VoR- Yes you are right. My post was more a can you image it, throw it out there idea, than a it's a lets do it today reality. I hear there is a lot of research showing promise on ways to cost effectively produce hydrogen. I always believe in looking at what could be despite all odds. With all the research on producing hydrogen for cars, including onboard generators, I can easily foresee this type of onboard fuel generating system being adapted to propel mega-yachts.
Adam- You went beserk with that mindless rant over a simple "what if" post.
Wow Adam, look. Engineers who are doing what you said couldn't be done? This is their first attempt and they are already at 40%. Can you imagine where they will be in a few years with this impossible technology:
MONTGOMERY, IND. (WTHI) - A southern Indiana company turns to clean technology to fuel a new houseboat.
Destination Yachts in Montgomery, Indiana is the first in the country to put a hydrogen fuel system into a marine engine.
The company hopes to turn its green efforts into an innovative leader in the nation's houseboat business.
A houseboat under construction at Destination Yachts will run on water in more ways than one.
The engine will be powered by water through a new hydrogen system that will produce 40 percent of the energy to run the boat.
"You're using water from the lake the boat is in," said Sheldon Graber with Destination Yachts. "Taking the hydrogen out of that water and putting the water that is left over back into the lake."
You wouldn't normally expect a high tech propulsion system like this to be coming out of a boat from Montgomery Indiana but there's a good reason this company is going in this direction.
"We hope to be leading the industry with a lot of things like this over the next few years and in today's economy if you aren't leading and setting the standard someone else is there knocking at you door and we're trying to sure we stay ahead of them," said Graber.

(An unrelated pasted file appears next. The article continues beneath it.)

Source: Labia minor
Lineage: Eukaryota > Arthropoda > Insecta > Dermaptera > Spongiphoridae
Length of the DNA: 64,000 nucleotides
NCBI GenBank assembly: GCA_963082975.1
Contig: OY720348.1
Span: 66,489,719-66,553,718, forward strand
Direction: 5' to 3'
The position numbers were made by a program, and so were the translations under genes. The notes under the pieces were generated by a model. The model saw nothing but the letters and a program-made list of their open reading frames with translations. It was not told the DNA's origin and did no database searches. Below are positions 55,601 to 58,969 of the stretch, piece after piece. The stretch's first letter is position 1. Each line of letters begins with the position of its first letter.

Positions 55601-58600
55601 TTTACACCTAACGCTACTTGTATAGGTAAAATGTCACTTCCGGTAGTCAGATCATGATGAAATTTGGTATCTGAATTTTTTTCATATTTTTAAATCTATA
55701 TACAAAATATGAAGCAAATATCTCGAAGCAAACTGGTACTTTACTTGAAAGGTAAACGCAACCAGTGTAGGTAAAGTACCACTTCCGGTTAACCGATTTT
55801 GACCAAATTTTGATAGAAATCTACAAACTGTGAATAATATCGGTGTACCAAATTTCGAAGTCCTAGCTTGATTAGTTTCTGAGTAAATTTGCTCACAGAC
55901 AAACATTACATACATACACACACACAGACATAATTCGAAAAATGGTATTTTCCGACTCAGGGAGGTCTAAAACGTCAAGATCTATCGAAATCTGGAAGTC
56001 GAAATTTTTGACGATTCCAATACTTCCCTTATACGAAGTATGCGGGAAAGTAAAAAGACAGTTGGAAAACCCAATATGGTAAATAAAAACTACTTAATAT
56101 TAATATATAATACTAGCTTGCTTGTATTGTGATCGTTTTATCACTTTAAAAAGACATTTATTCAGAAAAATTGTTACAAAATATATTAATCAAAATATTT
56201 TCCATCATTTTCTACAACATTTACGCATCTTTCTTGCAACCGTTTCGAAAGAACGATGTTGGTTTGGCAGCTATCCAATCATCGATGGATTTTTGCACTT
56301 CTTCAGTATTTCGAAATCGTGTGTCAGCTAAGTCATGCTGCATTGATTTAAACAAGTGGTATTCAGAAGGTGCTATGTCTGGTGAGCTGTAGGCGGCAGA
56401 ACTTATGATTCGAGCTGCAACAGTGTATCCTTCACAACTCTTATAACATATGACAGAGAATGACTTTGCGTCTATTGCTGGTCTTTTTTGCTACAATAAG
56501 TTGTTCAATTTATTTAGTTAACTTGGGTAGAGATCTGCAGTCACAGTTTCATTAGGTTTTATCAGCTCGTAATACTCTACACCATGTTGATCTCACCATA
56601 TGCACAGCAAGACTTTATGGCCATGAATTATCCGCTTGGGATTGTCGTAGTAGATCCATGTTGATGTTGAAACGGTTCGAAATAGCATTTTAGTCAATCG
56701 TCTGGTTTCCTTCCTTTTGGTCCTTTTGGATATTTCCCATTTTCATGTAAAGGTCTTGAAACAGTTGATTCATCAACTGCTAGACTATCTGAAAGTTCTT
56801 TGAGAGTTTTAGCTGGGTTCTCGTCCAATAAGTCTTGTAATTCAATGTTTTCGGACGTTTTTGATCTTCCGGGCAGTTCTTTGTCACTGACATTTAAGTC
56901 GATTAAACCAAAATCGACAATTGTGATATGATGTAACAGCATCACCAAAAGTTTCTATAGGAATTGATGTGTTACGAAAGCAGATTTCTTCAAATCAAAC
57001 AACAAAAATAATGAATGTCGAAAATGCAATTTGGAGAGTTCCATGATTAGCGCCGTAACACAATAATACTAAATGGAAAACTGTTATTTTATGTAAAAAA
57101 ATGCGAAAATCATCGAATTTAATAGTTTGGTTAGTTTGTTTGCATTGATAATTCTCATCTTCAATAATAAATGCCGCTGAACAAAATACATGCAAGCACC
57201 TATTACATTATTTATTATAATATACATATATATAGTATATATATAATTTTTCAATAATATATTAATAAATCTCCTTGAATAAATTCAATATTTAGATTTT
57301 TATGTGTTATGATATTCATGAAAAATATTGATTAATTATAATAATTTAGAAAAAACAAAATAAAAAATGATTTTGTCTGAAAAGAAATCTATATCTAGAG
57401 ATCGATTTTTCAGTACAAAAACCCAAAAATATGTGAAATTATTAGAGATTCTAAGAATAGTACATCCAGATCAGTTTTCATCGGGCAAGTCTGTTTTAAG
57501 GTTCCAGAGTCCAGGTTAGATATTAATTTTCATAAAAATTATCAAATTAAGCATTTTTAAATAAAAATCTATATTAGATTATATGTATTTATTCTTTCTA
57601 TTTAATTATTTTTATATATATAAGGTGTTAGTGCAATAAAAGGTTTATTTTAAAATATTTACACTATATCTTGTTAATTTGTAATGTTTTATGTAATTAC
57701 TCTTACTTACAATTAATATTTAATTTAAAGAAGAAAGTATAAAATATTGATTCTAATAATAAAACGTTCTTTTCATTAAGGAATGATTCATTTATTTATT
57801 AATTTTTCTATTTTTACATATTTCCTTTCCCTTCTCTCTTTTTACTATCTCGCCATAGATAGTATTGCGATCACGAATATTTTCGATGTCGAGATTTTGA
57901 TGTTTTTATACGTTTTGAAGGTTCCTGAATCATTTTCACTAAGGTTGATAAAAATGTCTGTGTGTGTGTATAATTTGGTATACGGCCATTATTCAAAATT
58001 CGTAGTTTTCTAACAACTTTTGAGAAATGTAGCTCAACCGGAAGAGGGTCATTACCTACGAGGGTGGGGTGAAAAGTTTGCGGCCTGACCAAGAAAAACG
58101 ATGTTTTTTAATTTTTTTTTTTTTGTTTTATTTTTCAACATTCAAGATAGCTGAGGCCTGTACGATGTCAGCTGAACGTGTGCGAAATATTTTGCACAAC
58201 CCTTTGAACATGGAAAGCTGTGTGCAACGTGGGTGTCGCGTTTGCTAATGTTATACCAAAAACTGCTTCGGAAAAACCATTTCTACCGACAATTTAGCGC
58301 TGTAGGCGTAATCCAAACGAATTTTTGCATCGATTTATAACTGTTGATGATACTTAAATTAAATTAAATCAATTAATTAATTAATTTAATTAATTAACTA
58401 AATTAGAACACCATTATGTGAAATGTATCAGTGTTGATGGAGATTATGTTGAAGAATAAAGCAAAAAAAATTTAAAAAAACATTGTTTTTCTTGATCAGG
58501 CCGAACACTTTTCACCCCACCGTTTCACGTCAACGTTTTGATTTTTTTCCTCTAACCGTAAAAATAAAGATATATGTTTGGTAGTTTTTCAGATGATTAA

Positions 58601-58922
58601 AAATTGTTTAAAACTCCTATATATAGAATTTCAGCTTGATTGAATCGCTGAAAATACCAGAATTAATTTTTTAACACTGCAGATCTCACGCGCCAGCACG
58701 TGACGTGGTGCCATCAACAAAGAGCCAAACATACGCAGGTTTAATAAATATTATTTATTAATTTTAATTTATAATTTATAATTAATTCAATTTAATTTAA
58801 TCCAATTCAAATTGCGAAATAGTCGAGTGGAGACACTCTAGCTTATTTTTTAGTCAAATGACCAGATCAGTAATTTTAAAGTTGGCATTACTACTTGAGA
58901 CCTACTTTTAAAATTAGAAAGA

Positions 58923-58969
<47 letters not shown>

Hydro-Phi Solutions developed the engine which adds $27,000 to cost.
The total price of the houseboat with its three staterooms and custom galley with stainless steel appliances is $400,000, and the company isn't finished with trying new and better ways to hit the water.
Conspicuously lacking a Bulbous Bow... that\'s plain environmental vandalism in 2012.
Why is it that luxury craft manufacturers assume that rich folk all want to deliberately squander our resources and destroy our atmosphere?
If nothing else, they could increase their boast to 5750 miles just by booking another day in the CFD room or wave chamber...
"ACE is designed to be manageable without a professional crew."
Don't make me laugh. Take it from one of those pesky profesional yacht crew: It is very unlikely that the kind of person who can afford something like this would be willing to invest the time and labor to maintain and operate a transoceanic yacht to an acceptable and safe level. If you think I'm full of it, then you've proably never lived on a boat. Even the finest yachts require a monumental amount of knowledge and labor to operate. Therefore, I'm trying to figure out how this large yacht will not need a crew or at the very least, a licensed captain for insurance reasons alone. Yeah, good luck with that.